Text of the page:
Dolphins’ Long Jr. thriving, ready for ex-team after coach’s ‘repeat offender’ remark

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When your head coach calls you a “repeat offender,” you know your days with that team might be numbered.

So it was somewhat startling when Tennessee Titans coach Mike Vrabel said, in January, that linebacker David Long Jr. (and then-Titans teammate Kristian Fulton) were “repeat offenders” with soft tissue injuries that kept them from playing multiple games last season.

Two months later, Long signed with the Dolphins, beginning a relationship that has been mutually beneficial.

Long -- signed as a replacement for Elandon Roberts — has distinguished himself as one of the run-stuffing anchors of the league’s sixth-rated defense, on a team with Super Bowl aspirations.

He leads the Dolphins (and ranks 47th in the league) with 78 tackles, a pace that would surpass his career high of 86.

Pro Football Focus rates Long the league’s best linebacker against the run this season.

In light of Vrabel’s comments, is there any extra motivation going against the Titans on Monday at Hard Rock Stadium (8:15 p.m., ESPN, CW-39)?

“Yeah, a little bit, a little bit,” Long said Thursday. “But he knows the type of player I am. He knows what he’s going to get and I plan to deliver that.”

At the time of Vrabel’s comments, Long said it was “unfortunate [those remarks] created a narrative about how” he takes care of his body and that it would only add to the chip on his shoulder this season.

After missing a combined 12 games the past two years, Long hasn’t missed a game this season.

He said coming to Miami (on a two-year, $12 million deal) has been a good marriage because “the type of players we have, especially on the D-line, we have a lot of aggressive players. I just fit right in. We have a lot of playmakers. Not too many robots on this team. I’m excited to be a part of it.”

What impresses his teammates is the ferocity to Long’s game.

“In 2 yards he can bring all his power into you,” linebacker Jerome Baker said before his knee injury on Sunday. “If you see him in a hole, and a lot of people don’t see it, but you can hear it, you can feel it. It can be a quick hole open and a back is about to hit it. He’s not just stuffing [you], he’s ‘Boom!’ He’s an explosive guy.”

Long’s instinct is “he wants to get in on every tackle,” Baker said. “And he just plays hard, bro. Plays how a linebacker should play. It’s definitely fun playing next to him.”

Teammates on the other side of the ball notice, too. Hard contact with Long is best avoided.

“He’s very intense on the field,” offensive tackle Austin Jackson said. “Chasing him, he’s fast too. I’m like 6-5 and he’s probably like 6-0, 5-10. If I’m not bracing myself to make contact with him with my knees bent, that’s tough for me. He executes on those type of things all the time. Every time I’ve talked to him in the locker room, he’s always got a smile on his face. Cool dude, but on the field he’s a monster.”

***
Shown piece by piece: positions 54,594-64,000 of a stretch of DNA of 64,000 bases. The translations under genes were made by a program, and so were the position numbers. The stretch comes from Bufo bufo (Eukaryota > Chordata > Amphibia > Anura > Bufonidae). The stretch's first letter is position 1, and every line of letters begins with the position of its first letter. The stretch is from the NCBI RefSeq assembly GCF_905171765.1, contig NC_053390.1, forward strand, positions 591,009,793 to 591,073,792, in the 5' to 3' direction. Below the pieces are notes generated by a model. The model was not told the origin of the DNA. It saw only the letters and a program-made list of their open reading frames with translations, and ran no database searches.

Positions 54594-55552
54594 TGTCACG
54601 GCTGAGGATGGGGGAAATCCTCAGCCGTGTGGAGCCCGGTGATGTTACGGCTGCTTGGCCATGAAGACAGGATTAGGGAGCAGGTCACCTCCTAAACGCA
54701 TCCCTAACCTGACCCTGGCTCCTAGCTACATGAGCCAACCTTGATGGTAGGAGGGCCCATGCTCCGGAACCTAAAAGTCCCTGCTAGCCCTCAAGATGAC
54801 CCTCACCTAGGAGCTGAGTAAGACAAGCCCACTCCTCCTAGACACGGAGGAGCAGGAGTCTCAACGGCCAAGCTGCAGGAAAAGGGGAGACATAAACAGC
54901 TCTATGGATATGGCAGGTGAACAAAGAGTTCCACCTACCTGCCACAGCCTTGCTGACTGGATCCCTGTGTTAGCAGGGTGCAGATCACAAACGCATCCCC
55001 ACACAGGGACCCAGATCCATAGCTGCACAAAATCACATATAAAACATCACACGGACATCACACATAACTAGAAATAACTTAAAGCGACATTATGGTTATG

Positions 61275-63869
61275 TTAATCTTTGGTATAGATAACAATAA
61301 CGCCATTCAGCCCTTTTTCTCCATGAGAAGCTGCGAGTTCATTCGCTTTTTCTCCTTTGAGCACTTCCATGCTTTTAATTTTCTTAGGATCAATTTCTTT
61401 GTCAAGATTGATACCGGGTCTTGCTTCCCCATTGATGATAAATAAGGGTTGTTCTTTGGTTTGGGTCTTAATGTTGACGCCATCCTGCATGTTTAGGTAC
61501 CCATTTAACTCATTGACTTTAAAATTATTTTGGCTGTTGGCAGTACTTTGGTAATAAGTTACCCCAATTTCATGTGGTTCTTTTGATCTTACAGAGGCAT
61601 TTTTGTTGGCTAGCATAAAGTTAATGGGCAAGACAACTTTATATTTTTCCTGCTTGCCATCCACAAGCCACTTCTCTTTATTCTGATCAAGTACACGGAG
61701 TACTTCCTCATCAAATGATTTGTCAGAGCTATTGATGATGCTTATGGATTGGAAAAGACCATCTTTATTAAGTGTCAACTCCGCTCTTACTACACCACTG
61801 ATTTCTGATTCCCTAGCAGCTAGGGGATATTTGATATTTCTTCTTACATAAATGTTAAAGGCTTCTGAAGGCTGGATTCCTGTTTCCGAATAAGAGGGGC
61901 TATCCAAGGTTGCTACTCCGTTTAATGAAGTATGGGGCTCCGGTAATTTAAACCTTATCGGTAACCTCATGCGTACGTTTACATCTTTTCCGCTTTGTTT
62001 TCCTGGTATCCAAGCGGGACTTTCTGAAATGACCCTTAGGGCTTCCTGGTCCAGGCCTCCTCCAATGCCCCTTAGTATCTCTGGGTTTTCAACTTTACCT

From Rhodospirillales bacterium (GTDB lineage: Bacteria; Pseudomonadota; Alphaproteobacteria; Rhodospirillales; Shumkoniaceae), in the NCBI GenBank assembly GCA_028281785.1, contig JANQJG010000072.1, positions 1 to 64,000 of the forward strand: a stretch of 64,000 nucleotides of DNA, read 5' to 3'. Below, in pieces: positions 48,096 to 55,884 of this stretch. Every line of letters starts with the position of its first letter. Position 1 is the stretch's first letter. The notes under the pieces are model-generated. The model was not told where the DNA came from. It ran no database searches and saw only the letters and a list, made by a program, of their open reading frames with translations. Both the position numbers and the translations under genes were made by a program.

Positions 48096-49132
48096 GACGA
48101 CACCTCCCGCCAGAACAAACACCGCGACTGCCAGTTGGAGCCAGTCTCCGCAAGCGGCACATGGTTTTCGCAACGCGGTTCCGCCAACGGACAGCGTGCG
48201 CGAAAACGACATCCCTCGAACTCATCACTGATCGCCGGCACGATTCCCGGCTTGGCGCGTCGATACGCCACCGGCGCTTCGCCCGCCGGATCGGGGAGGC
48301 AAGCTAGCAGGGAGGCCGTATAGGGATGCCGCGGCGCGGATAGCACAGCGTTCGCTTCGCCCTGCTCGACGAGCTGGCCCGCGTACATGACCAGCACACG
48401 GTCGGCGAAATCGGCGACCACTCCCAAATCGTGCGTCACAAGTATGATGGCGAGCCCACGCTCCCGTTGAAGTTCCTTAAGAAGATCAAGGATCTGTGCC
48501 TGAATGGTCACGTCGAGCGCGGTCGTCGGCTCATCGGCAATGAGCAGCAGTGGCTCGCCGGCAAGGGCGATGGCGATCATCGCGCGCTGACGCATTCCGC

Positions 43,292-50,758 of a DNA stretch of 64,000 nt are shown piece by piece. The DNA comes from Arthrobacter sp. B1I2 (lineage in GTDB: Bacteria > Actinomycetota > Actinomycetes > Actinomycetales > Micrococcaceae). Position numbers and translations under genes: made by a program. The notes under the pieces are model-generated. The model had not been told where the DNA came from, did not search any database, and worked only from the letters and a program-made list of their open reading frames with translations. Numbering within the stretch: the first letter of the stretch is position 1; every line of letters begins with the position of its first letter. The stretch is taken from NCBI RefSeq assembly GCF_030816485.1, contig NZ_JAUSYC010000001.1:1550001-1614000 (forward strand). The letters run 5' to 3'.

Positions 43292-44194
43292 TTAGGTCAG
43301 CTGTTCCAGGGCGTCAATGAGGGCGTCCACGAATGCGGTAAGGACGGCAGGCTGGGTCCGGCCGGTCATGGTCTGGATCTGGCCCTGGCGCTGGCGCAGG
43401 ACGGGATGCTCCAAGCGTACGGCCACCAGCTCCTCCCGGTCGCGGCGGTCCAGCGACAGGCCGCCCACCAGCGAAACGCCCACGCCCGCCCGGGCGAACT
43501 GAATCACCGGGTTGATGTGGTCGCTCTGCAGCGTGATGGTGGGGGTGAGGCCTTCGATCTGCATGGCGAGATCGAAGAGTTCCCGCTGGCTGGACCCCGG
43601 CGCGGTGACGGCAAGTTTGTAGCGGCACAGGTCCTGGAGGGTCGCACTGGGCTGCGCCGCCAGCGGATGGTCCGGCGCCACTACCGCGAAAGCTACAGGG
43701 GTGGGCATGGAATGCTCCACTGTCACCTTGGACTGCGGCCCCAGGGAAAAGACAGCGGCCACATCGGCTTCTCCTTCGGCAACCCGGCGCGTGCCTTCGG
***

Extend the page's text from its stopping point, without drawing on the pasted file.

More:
Long said he developed that physical tackling mentality in fifth grade, after his mother moved him from one little league team to another in Dayton, Ohio, so that he could play with his cousin.

The upshot was that he ended up having to grow up quickly playing tight end and linebacker against bigger players, in a little league that permitted tackling.

“My momma took me to a different football team, the Dayton Flames, and we were national champions,” Long said. “They put me against the biggest dude. For me, it was you are either going to put up or shut up.”

He said his coach “put me up against the biggest guys and develop that mental state where [a bigger player] might hit you and you might go down, but it’s about how you adapt and react to circumstances. We played against older kids. It was the environment where it made me grow sooner. You know the kids that go to the back of line? We were the ones in the front.”

Years later, the seeds sown in little league in Dayton are felt by teammates and opponents.

“He’s one of those dudes that will hit anything and get up screaming,” Dolphins linebacker Bradley Chubb said. “He has that contagious energy that you need as a defense. It’s been helping us out a lot.”

PFF has a metric called run stop that uses a complicated formula to determine a negative play for an offense, based on down and distance and yardage gained. In the run game, Long has 22 such stops in 194 snaps where the opponent runs the ball. Nobody with fewer than 200 of those snaps has more run stops except, coincidentally, Pittsburgh’s Roberts.

“Throughout training camp, if I saw No. 51 and it was an inside zone and I had to go block that dude, I wasn’t exactly too fired up about it,” fullback Alec Ingold said.

When Long sees his former team Monday, “of course there will a little more fire on me. [But] to say I’m going to try to bring anything extra, it would be like I wasn’t giving it the week before. I attack every week the same.”